Chronic hypoxia leads to abnormal pulmonary arterial remodeling (PAR) and inhibition of alveolar development (IAD) in the developing lung. Transforming growth factor-beta (TGF-(), a peptide growth factor that is a key regulator of lung development and vascular remodeling, may be a crucial mediator in the pathogenesis of PAR and IAD. TGF-( is synthesized as an inactive precursor, and activation of TGF-( is the critical step necessary to elicit biological effects. TGF-( activation is inhibited by fibroblasts in the lung which express the cell surface glycoprotein Thy-1. We have recently shown that newborn mice with disruption of TGF-( signaling due to inducible dominant negative TGF-( type II receptors (DN2RII) have attenuated IAD and PAR, indicating that TGF-( signaling is important in IAD and PAR. We have shown that hypoxia reduces Thy-1 and increases active TGF-( in newborn mice, suggesting that hypoxia-induced decreases in Thy-1 may permit increased TGF-( activation. Our laboratory has made the novel observations that Thy-1 null mice have IAD and increased phospho-Smad2, (-smooth muscle actin, interstitial collagen, tissue lung resistance (but normal airway resistance), and decreased lung compliance, demonstrating that absence of Thy-1 in the developing lung leads to a lung phenotype similar to bronchopulmonary dysplasia (BPD). Our preliminary data indicate that TGF-( synthesis may be regulated by endothelin-1 (ET-1), a known mediator of PAR. The objective of this project is to determine the mechanisms by which hypoxic exposure during lung development leads to increased TGF-( activation and subsequent PAR and IAD.
Specific Aim 1 will test the hypothesis that TGF-( signaling is necessary for hypoxia-induced PAR and IAD.
Specific Aim 2 will assess the mechanistic role of Thy-1 in TGF-( activation and the pathogenesis of IAD in the presence or absence of hypoxia.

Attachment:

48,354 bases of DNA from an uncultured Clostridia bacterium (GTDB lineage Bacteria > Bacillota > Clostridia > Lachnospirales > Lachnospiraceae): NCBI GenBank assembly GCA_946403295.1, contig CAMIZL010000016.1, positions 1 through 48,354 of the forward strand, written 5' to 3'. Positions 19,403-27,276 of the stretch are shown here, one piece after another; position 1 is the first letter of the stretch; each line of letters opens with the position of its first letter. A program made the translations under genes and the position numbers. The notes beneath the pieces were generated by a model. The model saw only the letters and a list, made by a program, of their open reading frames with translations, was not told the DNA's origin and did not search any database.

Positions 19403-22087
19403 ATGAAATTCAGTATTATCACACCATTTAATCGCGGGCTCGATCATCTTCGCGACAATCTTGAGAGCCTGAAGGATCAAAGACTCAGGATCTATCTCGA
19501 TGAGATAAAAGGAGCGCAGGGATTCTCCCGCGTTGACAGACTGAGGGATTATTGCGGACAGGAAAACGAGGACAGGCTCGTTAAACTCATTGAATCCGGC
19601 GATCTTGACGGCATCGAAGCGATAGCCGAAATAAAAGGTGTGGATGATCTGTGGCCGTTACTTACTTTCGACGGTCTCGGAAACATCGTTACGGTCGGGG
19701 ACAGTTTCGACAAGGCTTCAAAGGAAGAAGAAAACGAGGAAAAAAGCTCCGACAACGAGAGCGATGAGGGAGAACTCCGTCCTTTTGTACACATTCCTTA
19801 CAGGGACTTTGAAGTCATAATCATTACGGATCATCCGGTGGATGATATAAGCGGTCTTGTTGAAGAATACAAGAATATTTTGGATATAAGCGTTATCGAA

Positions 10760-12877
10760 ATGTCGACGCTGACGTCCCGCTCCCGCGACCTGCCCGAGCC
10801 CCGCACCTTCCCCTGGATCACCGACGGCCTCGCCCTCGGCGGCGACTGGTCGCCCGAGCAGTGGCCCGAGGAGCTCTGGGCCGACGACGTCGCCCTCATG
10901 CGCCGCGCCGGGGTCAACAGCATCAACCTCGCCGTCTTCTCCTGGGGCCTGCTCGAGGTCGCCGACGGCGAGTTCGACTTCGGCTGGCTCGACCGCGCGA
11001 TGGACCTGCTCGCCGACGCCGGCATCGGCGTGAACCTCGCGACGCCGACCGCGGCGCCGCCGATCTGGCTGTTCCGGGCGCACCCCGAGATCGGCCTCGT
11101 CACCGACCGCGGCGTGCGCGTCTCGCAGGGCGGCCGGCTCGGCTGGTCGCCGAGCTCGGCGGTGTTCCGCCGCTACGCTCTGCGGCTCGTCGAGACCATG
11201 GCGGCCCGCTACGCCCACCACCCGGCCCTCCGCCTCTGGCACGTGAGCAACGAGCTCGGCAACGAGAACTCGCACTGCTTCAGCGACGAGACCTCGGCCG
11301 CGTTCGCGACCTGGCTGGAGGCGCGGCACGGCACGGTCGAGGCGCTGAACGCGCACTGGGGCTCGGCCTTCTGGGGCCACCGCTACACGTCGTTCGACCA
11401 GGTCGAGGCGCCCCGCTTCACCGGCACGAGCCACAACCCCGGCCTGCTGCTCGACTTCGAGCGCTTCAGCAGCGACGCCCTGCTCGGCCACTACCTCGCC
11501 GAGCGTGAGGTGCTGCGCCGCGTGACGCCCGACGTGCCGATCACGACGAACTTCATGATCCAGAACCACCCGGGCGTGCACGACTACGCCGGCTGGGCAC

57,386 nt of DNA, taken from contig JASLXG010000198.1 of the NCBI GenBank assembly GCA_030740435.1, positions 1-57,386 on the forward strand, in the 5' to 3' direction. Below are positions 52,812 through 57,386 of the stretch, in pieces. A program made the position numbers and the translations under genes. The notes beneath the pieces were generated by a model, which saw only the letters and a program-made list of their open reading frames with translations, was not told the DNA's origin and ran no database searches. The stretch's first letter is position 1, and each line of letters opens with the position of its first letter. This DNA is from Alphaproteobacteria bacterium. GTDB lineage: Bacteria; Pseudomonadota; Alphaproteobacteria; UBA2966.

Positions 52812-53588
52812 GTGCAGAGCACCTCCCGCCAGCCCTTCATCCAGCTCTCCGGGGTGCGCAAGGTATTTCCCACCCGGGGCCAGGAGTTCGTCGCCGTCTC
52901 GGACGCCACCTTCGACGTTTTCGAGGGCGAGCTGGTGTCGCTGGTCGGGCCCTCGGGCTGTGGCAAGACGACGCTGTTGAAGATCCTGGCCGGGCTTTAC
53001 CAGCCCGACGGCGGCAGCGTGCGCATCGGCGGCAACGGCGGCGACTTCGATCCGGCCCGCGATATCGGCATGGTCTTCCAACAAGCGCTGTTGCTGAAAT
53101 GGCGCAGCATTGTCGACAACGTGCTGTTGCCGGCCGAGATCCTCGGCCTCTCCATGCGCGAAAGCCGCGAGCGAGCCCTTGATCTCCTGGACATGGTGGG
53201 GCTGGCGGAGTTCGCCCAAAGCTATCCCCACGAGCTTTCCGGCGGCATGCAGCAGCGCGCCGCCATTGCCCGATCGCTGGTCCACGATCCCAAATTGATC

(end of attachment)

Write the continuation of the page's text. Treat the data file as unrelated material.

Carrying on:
Specific Aim 3 will test the specific hypothesis that hypoxia-induced increases in ET-1 stimulate TGF-( synthesis and activation. A vertically-integrated approach, with in vivo models (newborn mice exposed to hypoxia or air for 2 weeks from birth) and in vitro models (neonatal murine pulmonary arterial smooth muscle cells and fibroblasts) will be used. Currently available transgenic mice (Thy-1 null, DN2RII, (6 integrin null), in addition to wild-type mice will be used to characterize the critical signaling pathways. PAR contributes to persistent pulmonary hypertension of the newborn (PPHN), and both IAD and PAR are seen in BPD. The incidence of PPHN and BPD remains high despite advances in neonatal care, and new paradigms are essential for the development of novel therapeutic strategies. The experiments outlined in this proposal will increase our knowledge of the mechanisms responsible for normal and abnormal pulmonary arterial remodeling and alveolar development in the perinatal period. At a minimum, these studies will determine the role of TGF-( as a key regulator of hypoxia-induced IAD and PAR. These experiments will also identify the components of TGF-( signaling pathway regulated by hypoxia, and TGF-( activators under hypoxic conditions. PROJECT NARRATIVE: Two major causes of death and morbidity in newborn infants are persistent pulmonary hypertension of the newborn (PPHN) and bronchopulmonary dysplasia (BPD), which are characterized by abnormal pulmonary arterial thickening, pulmonary hypertension, and inhibition of alveolar development. Excessive activation of transforming growth factor-beta, a protein that is important in normal lung development, may lead to the abnormal lung development that is seen in PPHN and BPD. This proposal will determine the role of transforming growth factor-beta in abnormal lung development and the mechanisms by which transforming growth factor-beta becomes activated, and may lead to the development of new treatment options for PPHN and BPD.
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